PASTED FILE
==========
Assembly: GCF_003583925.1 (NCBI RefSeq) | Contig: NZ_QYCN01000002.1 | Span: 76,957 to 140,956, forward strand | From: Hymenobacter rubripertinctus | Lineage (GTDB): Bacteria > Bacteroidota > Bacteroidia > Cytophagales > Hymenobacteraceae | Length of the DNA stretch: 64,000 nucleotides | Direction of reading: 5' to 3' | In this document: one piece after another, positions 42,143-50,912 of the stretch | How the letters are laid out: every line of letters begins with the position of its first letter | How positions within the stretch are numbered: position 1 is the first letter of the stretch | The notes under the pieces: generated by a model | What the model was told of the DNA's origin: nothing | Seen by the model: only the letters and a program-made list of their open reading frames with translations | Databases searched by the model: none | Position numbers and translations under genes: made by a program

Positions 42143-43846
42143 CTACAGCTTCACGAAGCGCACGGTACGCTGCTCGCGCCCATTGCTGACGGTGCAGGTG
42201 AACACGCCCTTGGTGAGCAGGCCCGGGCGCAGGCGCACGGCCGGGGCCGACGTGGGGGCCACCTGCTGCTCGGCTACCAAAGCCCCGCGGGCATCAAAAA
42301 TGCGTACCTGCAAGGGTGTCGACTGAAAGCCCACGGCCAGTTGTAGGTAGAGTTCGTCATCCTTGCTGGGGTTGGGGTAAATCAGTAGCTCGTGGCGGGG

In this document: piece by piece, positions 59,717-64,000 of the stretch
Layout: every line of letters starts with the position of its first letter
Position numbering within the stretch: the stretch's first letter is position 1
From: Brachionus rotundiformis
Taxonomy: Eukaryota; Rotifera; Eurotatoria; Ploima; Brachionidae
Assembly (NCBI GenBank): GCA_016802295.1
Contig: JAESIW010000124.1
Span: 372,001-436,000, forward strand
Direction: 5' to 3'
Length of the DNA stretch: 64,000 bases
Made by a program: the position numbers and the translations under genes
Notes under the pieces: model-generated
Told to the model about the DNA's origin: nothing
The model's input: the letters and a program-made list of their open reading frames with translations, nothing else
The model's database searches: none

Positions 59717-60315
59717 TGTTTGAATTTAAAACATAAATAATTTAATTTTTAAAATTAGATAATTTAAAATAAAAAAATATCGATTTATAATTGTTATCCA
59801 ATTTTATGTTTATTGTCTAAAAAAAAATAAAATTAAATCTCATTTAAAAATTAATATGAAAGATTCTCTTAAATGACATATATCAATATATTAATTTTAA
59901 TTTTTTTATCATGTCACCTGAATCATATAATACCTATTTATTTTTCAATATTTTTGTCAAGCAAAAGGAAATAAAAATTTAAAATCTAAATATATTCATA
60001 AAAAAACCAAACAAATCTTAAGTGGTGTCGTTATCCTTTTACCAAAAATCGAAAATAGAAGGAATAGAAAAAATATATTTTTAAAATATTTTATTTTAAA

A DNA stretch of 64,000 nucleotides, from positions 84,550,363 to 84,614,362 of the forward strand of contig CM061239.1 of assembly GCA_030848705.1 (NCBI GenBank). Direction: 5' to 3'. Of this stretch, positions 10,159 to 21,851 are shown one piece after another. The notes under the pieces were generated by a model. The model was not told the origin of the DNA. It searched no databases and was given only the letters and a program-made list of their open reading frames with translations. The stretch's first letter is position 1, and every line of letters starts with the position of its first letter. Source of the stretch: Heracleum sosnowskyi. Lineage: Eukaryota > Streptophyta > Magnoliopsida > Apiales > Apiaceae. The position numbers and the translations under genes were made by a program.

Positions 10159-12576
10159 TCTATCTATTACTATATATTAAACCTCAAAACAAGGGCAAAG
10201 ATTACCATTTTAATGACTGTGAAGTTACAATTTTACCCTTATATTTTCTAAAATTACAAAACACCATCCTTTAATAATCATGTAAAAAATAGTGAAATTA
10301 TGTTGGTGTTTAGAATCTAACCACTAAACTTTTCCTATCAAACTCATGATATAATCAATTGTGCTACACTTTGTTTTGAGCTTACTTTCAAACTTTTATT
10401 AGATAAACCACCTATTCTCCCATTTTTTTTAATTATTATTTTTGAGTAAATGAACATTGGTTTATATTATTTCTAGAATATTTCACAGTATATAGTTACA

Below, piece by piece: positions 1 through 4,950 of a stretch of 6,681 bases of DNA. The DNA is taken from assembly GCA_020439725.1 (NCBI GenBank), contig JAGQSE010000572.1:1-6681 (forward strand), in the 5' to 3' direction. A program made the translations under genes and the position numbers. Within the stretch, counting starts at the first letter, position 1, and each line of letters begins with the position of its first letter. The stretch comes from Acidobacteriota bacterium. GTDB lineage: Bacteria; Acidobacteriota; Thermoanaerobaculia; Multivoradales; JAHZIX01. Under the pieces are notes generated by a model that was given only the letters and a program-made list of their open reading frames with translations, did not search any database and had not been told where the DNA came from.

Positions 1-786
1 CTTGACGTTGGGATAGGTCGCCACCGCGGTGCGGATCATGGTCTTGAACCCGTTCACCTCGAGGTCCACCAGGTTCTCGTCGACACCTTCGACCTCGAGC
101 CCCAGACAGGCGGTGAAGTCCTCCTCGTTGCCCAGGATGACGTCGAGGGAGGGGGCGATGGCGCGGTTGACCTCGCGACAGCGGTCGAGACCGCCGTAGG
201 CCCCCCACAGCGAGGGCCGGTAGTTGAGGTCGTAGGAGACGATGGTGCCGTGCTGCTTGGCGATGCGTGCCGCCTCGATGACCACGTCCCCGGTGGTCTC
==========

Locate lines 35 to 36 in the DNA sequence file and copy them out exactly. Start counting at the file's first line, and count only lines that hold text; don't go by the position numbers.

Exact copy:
101 CCCAGACAGGCGGTGAAGTCCTCCTCGTTGCCCAGGATGACGTCGAGGGAGGGGGCGATGGCGCGGTTGACCTCGCGACAGCGGTCGAGACCGCCGTAGG
201 CCCCCCACAGCGAGGGCCGGTAGTTGAGGTCGTAGGAGACGATGGTGCCGTGCTGCTTGGCGATGCGTGCCGCCTCGATGACCACGTCCCCGGTGGTCTC